STATEMENT REGARDING MICROFICHE APPENDIX
1.) Field of the Invention
This invention relates to an apparatus for depositing a granular substance into a storage receptacle. More particularly, this invention relates to a belt-driven apparatus which quickly and efficiently loads sand into sandbags.
2.) Description of Related Art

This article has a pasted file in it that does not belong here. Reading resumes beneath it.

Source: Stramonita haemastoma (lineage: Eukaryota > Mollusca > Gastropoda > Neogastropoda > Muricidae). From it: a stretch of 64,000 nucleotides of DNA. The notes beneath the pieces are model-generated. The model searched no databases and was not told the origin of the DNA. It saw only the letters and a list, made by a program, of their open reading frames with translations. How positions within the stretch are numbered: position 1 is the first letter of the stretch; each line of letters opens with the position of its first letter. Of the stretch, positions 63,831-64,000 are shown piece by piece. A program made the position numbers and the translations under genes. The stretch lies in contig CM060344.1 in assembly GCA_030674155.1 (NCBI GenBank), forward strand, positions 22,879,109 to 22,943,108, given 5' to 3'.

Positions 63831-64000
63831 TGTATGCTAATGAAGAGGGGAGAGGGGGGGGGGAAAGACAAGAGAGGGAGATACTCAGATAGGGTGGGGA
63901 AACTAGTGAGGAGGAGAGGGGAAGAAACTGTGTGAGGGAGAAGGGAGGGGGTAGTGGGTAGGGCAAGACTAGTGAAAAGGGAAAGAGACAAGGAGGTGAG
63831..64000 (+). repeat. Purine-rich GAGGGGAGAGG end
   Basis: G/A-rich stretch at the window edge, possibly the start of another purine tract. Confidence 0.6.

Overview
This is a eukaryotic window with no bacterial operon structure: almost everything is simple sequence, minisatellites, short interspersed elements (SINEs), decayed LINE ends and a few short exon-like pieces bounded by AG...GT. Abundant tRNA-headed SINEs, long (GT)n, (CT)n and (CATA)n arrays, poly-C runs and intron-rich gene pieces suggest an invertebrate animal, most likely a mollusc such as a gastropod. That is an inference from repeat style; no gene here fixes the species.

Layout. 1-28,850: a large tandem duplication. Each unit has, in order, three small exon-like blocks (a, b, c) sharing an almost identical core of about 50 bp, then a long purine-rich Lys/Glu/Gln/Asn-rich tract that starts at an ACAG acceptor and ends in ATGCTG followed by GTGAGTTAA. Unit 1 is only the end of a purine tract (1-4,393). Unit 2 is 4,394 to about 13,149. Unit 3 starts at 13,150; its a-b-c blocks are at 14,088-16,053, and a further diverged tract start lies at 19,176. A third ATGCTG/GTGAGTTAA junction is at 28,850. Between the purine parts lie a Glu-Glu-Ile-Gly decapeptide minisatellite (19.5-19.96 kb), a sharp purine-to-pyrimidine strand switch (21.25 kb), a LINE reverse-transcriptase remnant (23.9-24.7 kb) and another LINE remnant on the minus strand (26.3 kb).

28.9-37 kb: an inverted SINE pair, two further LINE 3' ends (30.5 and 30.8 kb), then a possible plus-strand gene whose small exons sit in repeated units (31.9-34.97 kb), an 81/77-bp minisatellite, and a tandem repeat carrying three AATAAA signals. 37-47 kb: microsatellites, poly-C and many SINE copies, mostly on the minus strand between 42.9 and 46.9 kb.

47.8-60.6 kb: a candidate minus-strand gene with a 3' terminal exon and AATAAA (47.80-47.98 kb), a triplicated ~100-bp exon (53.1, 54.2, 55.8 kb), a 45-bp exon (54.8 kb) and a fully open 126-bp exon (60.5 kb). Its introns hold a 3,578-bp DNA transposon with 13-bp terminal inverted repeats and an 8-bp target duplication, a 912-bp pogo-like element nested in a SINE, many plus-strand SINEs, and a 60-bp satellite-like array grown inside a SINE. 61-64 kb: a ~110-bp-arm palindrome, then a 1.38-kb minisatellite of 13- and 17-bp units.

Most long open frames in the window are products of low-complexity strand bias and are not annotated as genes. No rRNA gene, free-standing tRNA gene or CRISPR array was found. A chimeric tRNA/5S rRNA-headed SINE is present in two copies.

Sandbags have a wide variety of uses which include providing reinforcement in flood situations, and protection or fortification in various military applications. In flooding situations, emphasis is often placed upon filling sandbags rapidly and deploying them where needed. Typically, in the past, the filling of sandbags has been accomplished by one individual holding a sandbag open, while another individual shovels amounts of sand into the sandbag. Anyone who has undertaken to fill sandbags in this manner will appreciate that a number of problems exist with this method. First, the person doing the shoveling must be very careful to ensure that all or most of the sand in each shovelful makes it into the sandbag. This normally requires the shoveler to slow down briefly, immediately prior to providing the sand into the sandbag. Oftentimes, the shoveler will place the tip of the shovel blade into the sandbag to ensure that all or most of the sand makes it into the bag. This too slows down the sandbag filling process. A second problem which can occur is that an individual holding the sandbag can have their fingers hit or nicked with the blade of the shovel, if the shoveler is not careful. Needless to say, this can give rise to serious injury.